7. x1Heavy

    x1Heavy Road Train Member

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    I usually downshift just as well down as well as coming up. In fact, it's really important to do it well coming down when you are downgrade and cannot miss it.

    I don't know if you are in a little truck or a big truck but most engines shift using 400 RPM blocks between gears. If you know the RPM number for upshifting, that is where your engine needs to be at in revving before your next gear down. Generally you take her out of gear, raise the RPMs to just above that value (Usually 1600 or over but not too much) and it should be waiting for you when you put the next gear in on the double clutching.

    Do not stress about your personal views on shifting. Learn the way they are teaching you which is what is expected by the State Test. Once you get past that state test you can shift her any old way you like.

    The splitter for low from high is usually pulled about two heartbeats from pulling the transmission out of that gear and going for the next one down in low range, it will make the range shift while you are in between gears. Usually two heartbeats. Then try for the next one down.

    157 posted a workaround by reducing the RPM in gear until close to idle and then coming out of it. Your next gear down should be just about torque RPM where you can pull on it a little bit and get ready for the next shift down.
     
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  8. Tx Countryboy

    Tx Countryboy Road Train Member

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    Some DMV will fail you for not down shifting. Learn to do it in case you are slowing down & a light changes. It's easy once you learn it.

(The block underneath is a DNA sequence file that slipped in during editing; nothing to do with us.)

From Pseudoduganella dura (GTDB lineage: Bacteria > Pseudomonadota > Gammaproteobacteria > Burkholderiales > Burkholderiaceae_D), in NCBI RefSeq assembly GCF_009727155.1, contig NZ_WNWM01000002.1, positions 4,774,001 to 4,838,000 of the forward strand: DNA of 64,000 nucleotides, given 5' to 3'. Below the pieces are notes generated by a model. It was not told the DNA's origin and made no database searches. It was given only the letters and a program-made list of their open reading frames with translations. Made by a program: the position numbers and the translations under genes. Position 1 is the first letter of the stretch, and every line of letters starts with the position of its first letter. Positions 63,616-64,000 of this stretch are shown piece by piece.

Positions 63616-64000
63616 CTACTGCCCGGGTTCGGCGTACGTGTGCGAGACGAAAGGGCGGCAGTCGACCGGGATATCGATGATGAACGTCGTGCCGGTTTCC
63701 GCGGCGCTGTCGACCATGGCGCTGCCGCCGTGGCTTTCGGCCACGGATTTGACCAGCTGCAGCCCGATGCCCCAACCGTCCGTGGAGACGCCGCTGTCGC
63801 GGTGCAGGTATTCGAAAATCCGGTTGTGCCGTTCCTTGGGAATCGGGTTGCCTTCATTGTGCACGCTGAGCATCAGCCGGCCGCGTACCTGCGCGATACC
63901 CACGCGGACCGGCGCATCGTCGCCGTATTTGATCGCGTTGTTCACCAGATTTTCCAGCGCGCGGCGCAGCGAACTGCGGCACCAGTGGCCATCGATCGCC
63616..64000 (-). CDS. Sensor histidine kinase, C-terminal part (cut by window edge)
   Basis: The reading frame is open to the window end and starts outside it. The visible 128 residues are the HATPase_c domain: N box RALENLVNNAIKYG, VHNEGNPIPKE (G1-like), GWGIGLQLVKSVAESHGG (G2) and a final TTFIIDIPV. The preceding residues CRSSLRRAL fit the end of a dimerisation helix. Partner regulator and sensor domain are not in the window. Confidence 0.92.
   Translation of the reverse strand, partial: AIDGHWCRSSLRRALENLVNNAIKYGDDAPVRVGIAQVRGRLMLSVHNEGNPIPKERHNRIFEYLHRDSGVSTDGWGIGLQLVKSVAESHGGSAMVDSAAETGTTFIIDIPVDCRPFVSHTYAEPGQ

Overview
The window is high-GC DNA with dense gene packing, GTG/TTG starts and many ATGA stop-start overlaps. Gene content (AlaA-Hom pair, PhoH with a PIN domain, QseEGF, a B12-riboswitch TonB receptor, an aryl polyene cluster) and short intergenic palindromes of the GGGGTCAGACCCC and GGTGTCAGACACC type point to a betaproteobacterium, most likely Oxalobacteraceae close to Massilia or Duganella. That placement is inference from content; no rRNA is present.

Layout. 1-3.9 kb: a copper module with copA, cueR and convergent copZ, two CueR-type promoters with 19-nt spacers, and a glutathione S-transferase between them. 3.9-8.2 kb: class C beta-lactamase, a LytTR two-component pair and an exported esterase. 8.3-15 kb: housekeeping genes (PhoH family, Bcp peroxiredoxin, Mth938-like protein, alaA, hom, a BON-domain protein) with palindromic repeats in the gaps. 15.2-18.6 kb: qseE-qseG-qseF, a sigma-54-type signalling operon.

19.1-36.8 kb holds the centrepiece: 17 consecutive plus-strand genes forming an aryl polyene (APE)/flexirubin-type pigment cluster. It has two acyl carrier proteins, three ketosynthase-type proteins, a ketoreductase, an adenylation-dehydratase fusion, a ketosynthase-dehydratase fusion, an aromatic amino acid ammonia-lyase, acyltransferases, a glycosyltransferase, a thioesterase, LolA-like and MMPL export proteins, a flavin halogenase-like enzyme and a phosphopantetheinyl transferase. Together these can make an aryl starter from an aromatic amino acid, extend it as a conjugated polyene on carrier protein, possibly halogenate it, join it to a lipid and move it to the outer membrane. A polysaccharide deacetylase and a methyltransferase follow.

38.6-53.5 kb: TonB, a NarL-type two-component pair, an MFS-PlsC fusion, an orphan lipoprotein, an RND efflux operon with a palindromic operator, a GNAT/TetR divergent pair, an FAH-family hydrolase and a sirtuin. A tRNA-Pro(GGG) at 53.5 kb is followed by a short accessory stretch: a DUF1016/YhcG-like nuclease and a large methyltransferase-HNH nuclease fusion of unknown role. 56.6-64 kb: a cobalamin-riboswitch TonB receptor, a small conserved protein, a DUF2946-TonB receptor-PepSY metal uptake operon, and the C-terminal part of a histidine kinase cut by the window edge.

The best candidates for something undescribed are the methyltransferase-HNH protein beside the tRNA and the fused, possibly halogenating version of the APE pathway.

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  9. x1Heavy

    x1Heavy Road Train Member

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    Not that material difference in fuel.

    Its either miles per gallon at speed or gallons per hour pulling straight up (Around 30 or so)
     
  10. buddyd157

    buddyd157 Road Train Member

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    yeah. like i said, i never worried about fuel costs or mileage. i just felt it "easier" to slow down in gear, coming to say a stop sign or red light, then putting in the clutch, and put it into the gear i'd need.

    also, by me doing it the way i described, i'd never be in neutral if say i blew a gear, and coasted. which technically, one would not be in gear!!

    going down a mountain, (after i crested the top) i'd be in that one lower gear i climbed up the mountain with, and many trucks i drove over the years, did NOT have any sort of engine brake. we did it with downshifting/gearing back then.

    coming down the sandstone mountain, with a day cab, 53 footer, loaded with Kentucky liquor at or about 45,000 pounds, (give or take a few pounds, i cannot recall the heaviest it had been) was a joy............